I would assume a cooling pad would help air flow in my situation. (High heat due to processing power being used but not shutting down)
  5. macchiato2009 macrumors 65816

    Aug 14, 2009
    MBP are made of alu, contrary to older laptops made of plastic

    MBP are designed to evacuate heat

    so cooling pads are useless
  6. quickmac thread starter macrumors 6502

    Feb 22, 2011

    I do love how Apple designed the MBPs to use the body and casing to dissipate and manage heat.

    However I respectfully disagree with those saying cooling pads are useless. MBPs are well built and designed to handle high heat well but a device designed the promote air flow underneath the laptop (and in some cases move air with an additional fan) has to have some small effect on the temperature levels.

    Like I said my MBP has run at high max processor speeds for hours doing Folding@home without an issue (other than high speed fan running) and likely the CPU is throttling to manage the load.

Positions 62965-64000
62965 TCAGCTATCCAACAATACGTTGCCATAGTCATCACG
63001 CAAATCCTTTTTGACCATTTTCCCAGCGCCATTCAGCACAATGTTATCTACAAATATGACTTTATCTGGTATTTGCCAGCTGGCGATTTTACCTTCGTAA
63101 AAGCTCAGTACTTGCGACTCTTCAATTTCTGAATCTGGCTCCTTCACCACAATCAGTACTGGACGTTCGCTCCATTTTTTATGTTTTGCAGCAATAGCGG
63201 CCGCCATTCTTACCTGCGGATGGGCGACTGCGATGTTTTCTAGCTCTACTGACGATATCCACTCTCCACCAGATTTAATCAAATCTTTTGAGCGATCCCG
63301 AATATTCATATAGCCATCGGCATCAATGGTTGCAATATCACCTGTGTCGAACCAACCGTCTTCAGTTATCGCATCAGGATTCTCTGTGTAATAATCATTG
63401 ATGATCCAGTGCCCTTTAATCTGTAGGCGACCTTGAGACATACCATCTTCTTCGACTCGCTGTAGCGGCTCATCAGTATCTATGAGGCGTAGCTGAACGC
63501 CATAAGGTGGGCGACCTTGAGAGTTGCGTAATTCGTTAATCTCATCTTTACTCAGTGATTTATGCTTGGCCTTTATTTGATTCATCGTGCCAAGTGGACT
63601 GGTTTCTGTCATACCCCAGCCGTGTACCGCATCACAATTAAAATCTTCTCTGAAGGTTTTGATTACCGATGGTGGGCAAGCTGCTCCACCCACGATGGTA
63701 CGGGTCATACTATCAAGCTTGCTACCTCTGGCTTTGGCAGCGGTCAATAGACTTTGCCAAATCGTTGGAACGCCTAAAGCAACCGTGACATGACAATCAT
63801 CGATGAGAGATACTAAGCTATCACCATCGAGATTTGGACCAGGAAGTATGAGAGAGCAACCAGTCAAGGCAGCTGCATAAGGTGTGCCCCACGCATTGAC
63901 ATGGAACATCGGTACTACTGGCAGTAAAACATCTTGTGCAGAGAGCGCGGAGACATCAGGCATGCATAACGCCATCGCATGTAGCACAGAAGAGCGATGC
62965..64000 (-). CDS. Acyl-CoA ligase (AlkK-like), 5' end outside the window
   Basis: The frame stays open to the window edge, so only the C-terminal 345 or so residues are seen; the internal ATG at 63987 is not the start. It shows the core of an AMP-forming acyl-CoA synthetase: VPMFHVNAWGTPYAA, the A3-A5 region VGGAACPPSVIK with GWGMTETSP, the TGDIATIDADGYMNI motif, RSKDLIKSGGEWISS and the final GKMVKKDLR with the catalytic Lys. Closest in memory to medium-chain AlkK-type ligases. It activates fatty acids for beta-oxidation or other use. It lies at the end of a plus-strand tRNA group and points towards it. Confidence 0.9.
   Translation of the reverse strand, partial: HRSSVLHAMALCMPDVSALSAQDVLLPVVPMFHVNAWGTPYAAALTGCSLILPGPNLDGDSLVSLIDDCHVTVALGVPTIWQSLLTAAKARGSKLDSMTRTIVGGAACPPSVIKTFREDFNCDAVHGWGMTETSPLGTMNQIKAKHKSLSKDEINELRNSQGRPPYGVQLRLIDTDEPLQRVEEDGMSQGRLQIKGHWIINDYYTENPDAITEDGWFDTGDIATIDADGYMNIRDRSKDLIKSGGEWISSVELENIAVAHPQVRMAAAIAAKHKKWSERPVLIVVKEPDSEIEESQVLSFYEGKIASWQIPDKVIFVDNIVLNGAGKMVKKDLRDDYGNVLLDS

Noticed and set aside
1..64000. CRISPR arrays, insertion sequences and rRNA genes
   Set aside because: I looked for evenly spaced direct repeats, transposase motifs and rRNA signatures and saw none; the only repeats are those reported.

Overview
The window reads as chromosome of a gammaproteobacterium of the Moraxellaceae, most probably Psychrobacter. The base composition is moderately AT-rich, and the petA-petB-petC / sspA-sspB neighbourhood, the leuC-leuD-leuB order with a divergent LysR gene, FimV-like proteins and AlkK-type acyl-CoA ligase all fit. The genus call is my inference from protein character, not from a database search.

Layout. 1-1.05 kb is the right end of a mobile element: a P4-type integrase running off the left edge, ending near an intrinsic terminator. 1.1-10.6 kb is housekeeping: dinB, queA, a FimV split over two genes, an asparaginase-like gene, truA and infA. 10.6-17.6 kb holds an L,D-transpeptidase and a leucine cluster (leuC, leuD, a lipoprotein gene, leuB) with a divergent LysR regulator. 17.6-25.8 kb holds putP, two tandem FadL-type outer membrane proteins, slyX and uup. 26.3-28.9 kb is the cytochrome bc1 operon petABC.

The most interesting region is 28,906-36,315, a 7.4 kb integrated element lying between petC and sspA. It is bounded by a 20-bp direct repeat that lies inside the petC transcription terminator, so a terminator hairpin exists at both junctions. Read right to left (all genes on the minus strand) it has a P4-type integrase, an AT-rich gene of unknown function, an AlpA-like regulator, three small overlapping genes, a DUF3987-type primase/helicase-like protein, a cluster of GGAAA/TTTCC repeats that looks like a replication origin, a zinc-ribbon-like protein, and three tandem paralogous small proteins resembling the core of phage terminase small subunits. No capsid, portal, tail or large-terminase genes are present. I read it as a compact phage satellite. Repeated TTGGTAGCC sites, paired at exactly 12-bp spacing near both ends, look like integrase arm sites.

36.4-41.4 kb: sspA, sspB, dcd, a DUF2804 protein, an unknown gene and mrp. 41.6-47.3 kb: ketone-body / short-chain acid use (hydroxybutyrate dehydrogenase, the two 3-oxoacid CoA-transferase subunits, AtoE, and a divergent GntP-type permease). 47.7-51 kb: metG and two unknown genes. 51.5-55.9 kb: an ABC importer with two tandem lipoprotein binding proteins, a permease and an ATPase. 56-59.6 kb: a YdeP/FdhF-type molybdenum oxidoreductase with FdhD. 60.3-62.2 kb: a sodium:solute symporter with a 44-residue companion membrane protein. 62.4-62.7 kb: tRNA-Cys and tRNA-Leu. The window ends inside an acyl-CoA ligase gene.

Perhaps it is more appropriate to say I am looking for a cooling stand (with a fan) than a cooling pad. I have one now but the fan is a bit slow and weak, anything that moves air under the laptop has to be helpful.
  7. bdodds1985 macrumors 6502a


    Jul 18, 2011
    So you can cool off the aluminum body? Put it on a desk. Seriously, you are wasting time and money. When the MBP gets hot, the fans kick in at a higher RPM. what good will a fan do blowing on the bottom of the MB? Elevate the computer if you need to, that's all you need.
  8. quickmac thread starter macrumors 6502

    Feb 22, 2011